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I'd like to declare a primitive type member in a class that forbids usage of operator&(). In other words: I don't want anyone to ever take the address of this member (and possibly pass it to other classes or functions, etc.)

Is this possible without using a wrapper type?

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So given a class C with int member m, you want to stop someone from doing this : C c; int *p = &c.m; but not stop them from doing this: C c; C* p = &c;. Is that correct ? –  WhozCraig Sep 13 '13 at 19:07
You're a terrible person. You know that, right? –  Benjamin Lindley Sep 13 '13 at 19:07
This has all the feeling of a "XY problem" –  Mats Petersson Sep 13 '13 at 19:08
declare m as private is not enough ? –  Jarod42 Sep 13 '13 at 19:12
So why do you want to do that? –  Mats Petersson Sep 13 '13 at 19:17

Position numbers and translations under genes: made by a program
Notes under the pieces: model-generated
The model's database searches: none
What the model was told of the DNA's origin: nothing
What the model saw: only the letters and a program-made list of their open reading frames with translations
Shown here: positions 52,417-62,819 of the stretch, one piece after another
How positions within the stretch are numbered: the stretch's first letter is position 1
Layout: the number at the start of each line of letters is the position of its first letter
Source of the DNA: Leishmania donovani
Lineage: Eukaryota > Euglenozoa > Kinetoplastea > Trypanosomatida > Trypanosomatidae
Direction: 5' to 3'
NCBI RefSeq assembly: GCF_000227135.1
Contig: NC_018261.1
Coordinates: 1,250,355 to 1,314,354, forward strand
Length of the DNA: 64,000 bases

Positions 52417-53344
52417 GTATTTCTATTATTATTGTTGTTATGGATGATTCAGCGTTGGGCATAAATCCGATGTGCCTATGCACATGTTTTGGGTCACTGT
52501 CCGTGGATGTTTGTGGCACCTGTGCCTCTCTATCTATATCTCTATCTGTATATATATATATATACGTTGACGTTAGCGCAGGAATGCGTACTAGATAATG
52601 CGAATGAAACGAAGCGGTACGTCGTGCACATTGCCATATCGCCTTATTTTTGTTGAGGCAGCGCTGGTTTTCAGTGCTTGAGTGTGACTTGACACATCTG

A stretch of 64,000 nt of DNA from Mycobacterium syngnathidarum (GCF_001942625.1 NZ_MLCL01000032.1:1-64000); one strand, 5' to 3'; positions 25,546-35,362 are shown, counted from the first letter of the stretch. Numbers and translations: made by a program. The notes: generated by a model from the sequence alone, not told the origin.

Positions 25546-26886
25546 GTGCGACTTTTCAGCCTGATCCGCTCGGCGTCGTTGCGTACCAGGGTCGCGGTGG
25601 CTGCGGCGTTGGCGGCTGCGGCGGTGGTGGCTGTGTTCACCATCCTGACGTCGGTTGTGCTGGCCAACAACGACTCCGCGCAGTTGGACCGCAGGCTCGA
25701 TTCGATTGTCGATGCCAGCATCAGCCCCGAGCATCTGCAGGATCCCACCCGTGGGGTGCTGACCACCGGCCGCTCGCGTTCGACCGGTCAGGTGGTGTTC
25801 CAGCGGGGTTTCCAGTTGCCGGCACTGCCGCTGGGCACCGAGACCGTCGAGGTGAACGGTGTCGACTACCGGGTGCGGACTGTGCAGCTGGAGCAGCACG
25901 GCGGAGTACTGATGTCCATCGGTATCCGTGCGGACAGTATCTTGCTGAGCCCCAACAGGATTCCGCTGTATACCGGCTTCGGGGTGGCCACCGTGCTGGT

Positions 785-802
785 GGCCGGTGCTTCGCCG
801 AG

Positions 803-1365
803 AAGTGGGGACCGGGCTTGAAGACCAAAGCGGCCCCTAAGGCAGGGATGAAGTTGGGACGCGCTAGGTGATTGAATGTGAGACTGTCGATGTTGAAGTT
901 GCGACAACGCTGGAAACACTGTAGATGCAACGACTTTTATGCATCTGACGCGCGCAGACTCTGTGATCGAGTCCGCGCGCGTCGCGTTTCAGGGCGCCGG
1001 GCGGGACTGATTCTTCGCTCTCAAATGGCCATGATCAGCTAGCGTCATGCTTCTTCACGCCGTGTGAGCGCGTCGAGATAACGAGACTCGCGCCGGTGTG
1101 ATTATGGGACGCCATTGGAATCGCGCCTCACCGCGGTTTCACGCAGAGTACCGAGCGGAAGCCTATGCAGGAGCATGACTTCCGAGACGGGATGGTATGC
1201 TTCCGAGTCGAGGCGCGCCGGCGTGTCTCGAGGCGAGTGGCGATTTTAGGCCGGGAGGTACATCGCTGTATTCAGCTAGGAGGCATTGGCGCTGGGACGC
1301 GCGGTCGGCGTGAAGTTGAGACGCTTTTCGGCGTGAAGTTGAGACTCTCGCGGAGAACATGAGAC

3 Answers 3

You can declare operator&() as private which prevent the address being taken with the & prefix, but std::addressof can always be used to circumvent that. Taking the address cannot be prevented, but it can be made for difficult as a deterrent.

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Assume your class is A

Put this in your class declaration

A* operator&() = delete;
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Declare your member as private, and your getter doesn't return reference/pointer.
it works also for non primitive-class (with the cost of the copy)

class A
   const A* operator & () const = delete; // pre-require of OP
   A* operator&() = delete;               // pre-require of OP.

   int getMember() const { return member; }
   void setMember(int value) { member = value;} 

   // Other stuff.

    int member;
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